5. Now that you have assumed root privileges, issue a find command that searches the entire system for all publicly writable files (that is, files that have write permission in the "other" block). Although in a real UNIX environment, the order of the find predicates don't matter, for this simulation use the permissions predicate first followed by the type predicate. Do not forget to end the command with the print predicate.
    Solution: find / -perm -002 -type f -print
  6. Your assistant has created a new directory in /usr/bin, but he is now unavailable. You need to identify the directory he created quickly. Issue a find command that discovers how many subdirectories exist in /usr/bin. Make sure that you use -print at the end of your command.
    Solution: find /usr/bin -type d -print
  7. A user with the account name user2 has gotten lost in her /home/user2 subdirectory. Before she called you, she created a file, but now she can't find it. She knows that the file was created today. Issue a find command that lists all the files user2 owns that were created in the last day. For the purposes of this simulation, specify the user predicate first, followed by the predicate that allows you to search for modification time, and then end your find command with the -print predicate. Finally, use the redirect operator to save this list into a text file named lost in the user's home directory.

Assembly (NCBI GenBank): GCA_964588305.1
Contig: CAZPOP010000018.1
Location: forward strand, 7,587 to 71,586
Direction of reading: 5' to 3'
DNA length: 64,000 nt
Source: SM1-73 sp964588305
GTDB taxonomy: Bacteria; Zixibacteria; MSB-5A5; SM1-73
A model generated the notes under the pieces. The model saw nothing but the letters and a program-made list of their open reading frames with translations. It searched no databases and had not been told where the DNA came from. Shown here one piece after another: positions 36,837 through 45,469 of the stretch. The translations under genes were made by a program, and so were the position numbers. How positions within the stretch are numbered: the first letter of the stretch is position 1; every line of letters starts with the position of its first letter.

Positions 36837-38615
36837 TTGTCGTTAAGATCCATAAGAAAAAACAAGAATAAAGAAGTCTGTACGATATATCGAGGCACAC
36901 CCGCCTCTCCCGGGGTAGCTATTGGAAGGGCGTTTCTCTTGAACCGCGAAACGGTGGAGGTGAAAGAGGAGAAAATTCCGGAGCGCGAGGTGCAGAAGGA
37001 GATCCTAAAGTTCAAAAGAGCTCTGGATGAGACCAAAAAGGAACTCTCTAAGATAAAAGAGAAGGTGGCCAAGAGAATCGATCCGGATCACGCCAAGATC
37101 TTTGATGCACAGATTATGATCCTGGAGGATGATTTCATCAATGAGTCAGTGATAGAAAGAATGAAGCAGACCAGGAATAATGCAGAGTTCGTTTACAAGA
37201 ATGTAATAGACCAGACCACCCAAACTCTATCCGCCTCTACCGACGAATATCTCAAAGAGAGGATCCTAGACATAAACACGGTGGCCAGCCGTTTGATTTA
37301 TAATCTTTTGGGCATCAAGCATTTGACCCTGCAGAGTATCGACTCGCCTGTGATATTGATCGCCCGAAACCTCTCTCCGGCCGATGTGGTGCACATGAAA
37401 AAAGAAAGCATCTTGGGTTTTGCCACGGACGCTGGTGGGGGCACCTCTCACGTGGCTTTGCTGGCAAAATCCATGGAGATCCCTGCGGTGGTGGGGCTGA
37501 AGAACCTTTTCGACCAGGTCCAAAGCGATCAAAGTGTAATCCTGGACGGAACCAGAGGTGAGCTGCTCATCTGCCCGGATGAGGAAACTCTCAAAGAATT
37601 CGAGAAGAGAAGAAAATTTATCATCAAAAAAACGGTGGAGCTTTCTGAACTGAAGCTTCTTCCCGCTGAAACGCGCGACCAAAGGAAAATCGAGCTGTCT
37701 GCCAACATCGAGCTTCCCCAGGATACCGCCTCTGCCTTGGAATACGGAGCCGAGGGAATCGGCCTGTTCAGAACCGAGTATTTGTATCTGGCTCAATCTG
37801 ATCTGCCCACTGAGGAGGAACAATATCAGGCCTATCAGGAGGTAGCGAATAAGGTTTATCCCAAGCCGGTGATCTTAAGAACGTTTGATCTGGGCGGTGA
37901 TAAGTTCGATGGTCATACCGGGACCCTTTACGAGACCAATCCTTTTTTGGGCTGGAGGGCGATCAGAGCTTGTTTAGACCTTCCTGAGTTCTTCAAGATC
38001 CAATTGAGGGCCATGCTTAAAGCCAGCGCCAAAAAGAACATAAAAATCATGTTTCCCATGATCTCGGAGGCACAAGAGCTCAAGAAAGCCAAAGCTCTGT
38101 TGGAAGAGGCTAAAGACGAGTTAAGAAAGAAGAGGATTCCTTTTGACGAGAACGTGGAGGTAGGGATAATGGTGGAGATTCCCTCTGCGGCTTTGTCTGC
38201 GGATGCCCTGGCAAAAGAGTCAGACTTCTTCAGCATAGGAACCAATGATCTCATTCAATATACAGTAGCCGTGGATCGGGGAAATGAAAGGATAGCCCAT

Solution: find /home/user2/ -user user2 -mtime -1 -print > /home/user2/lost
  8. You are still root, and are in the /home/user1 directory. You wish to confirm that the lost file was created and that it has the correct contents. Use the head command to read the lost file you created in the /home/user2 directory.
    Solution: head /home/user2/lost
  9. User2 can find her file by studying the file named lost. Now, you wish to search for and delete all empty text files in user2’s home directory. Issue a find command that searches for empty text files in the /home/user2 subdirectory. Don't forget to end the find command with the -print predicate.
    Solution: find /home/user2 -size 0 -print
  10. Now, modify the command you just entered so the system will find the empty files and then prompt you to see if you wish to delete each file.
    Solution: find /home/user2 -size 0 -print -ok rm {} \;
  11. Type y to delete the file named lostfile.
  12. Type n to keep the file named readme.
  13. Type n to keep the file named september141995.
  14. Exit the root subshell.

[1]pipe: A pipe is a way of using the output of one command as the input for another command and is designated by the character |.